Wall St joins global slide as tech stocks lead sell-off

Key measure of US inflation expectations reaches highest level since 2006 as economy rebounds

Wall Street stocks joined a global equities slide, with technology shares sustaining the biggest blows over concerns that rising inflation will prompt central banks to tighten monetary policy.

The Nasdaq Composite index, whose largest constituents include big tech companies Apple, Amazon, Facebook and Tesla, opened 2.1 per cent lower and was on course for a second day of heavy losses that would take its drop so far this month to 6 per cent.

The broader-based S&P 500 index fell 1.3 per cent.

Concerns have flared that sustained high inflation could force the Federal Reserve to reduce its $120 billion (€98 billion) of monthly bond purchases that have boosted financial assets since last March.



The US five-year break-even rate, an important measure of market expectations for price growth, hit 2.733 per cent on Tuesday, heading for its highest closing level since 2006, Bloomberg data show.

A move by the Fed could mark the end of the equities rally, analysts say. The most richly valued stocks, such as those of big US tech groups, are viewed as the most vulnerable to a correction.

“Inflation is creating a lot of fear among investors because of the possibility that the central banks are not ready to deal with it,” said Aneeka Gupta, research director at WisdomTree.

Data to be published on Wednesday is expected to show headline consumer prices in the US rose 3.6 per cent in April from the same month last year. Fed chair Jay Powell has said the central bank will tolerate short bursts of higher prices to support the economic recovery.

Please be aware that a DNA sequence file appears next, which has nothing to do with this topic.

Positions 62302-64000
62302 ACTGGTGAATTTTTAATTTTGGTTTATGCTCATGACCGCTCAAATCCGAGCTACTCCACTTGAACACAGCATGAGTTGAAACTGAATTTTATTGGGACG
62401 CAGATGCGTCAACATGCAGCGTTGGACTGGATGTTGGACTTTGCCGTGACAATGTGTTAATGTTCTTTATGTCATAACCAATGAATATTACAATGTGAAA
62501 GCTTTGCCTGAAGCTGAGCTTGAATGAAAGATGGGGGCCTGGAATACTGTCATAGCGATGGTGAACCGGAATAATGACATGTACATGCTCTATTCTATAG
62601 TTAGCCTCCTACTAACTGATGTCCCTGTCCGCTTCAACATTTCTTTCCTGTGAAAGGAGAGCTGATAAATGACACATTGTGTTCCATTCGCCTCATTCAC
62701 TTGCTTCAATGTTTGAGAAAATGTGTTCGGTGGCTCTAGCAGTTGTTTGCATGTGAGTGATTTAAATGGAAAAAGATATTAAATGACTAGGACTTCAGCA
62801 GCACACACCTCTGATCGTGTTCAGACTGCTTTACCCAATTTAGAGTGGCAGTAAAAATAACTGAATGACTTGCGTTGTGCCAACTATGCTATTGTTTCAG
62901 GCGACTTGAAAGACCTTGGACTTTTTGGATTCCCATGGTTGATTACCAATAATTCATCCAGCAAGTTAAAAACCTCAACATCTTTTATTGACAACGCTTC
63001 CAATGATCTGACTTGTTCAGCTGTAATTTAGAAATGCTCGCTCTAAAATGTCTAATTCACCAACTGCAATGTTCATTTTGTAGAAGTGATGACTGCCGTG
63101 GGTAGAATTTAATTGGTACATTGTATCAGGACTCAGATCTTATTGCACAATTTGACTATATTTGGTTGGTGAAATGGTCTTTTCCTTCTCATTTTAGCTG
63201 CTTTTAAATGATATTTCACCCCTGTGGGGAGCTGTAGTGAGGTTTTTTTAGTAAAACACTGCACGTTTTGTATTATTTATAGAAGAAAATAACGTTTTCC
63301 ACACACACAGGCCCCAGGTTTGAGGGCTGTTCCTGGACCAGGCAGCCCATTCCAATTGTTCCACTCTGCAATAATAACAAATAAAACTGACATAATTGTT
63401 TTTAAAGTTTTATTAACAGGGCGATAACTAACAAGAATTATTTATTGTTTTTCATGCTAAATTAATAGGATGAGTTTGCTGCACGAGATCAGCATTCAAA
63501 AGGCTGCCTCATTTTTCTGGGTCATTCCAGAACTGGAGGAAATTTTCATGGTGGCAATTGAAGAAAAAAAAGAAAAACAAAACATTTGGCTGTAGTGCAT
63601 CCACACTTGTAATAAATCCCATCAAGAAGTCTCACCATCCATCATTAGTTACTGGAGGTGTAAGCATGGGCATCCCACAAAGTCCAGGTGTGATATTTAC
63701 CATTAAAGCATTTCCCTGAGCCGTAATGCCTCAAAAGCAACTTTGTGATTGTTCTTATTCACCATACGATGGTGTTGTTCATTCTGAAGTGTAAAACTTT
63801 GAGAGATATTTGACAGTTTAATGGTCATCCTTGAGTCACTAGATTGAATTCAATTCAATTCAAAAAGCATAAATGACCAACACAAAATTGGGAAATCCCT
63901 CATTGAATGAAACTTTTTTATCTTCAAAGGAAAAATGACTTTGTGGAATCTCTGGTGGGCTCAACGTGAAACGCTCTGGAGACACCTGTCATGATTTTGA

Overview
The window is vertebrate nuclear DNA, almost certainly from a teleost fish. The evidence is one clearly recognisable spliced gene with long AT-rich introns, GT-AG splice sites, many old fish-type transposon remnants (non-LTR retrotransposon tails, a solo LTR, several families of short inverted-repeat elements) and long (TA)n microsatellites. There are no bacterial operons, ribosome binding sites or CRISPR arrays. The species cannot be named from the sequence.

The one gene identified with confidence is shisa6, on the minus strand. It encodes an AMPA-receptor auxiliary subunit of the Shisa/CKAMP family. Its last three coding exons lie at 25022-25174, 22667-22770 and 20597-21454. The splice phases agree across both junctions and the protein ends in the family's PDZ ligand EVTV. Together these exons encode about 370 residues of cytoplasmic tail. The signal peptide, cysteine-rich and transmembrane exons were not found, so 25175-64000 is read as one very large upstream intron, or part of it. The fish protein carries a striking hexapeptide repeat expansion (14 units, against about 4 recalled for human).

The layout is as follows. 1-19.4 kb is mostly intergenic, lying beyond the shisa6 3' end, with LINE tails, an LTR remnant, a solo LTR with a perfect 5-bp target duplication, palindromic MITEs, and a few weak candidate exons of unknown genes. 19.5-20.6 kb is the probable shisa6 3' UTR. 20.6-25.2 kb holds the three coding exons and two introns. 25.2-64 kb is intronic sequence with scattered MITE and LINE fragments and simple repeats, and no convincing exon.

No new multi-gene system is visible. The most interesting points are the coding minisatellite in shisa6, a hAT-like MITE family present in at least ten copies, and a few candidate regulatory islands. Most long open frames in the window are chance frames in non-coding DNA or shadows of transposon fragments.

“But we could get to the point where the Fed and other central banks suddenly have to do something about inflation and they could move faster than they have so far indicated that they will,” Ms Gupta said.

Europe’s Stoxx 600 index dropped 2.4 per cent with its tech sub-index down 3.3 per cent. Futures markets indicated the rout would extend into the Asia Pacific region on Wednesday morning after Tokyo’s Topix fell more than 3 per cent on Tuesday.


Price growth is being fuelled by a global computer chip shortage and a boom in the price of commodities from steelmaking ingredient iron ore to lumber.

The spectre of cost pressures was amplified on Tuesday by data showing Chinese factory gate prices, an indicator of what domestic consumers and western importers will pay for goods, rose to a three-year high of 6.8 per cent last month, year on year.

The US five-year break-even rate, an important measure of market expectations for price growth, hit 2.733 per cent on Tuesday, heading for its highest closing level since 2006, Bloomberg data show.

Meanwhile, mentions of “inflation” among executives in Wall Street corporate earnings conference calls are near a record high struck a decade ago, with many companies planning to pass on higher costs by raising prices, according to Bank of America.

The Vix, an index of expected volatility on the S&P 500 dubbed Wall Street’s “fear gauge”, rose to a reading of almost 22, its highest level since late March.

The yield on the benchmark 10-year US Treasury bond was little changed at 1.61 per cent on Tuesday.

However, it has climbed from about 0.9 per cent at the start of the year as traders bet on a longer-term inflationary trend that would erode the returns on such fixed-income securities.


Higher Treasury yields also dent the value of companies’ future cash flows, something that is particularly punishing shares in tech and other growth businesses whose profits may not peak for decades.

Strong moves out of such shares have already caused the value of Cathie Wood’s flagship Ark innovation fund to tumble by about a third from its February high. Ark holdings such as Tesla, which led the way higher during last year’s big equities rally, have pulled back sharply.

Not all analysts are bearish about equities and inflation.

“We think inflation fears are overdone and much of it will be transitory,” said Fahad Kamal, chief investment officer at private bank Kleinwort Hambros.

“The economic picture is robust, which is translating into huge bumper earnings growth for companies.” – Copyright The Financial Times Limited 2021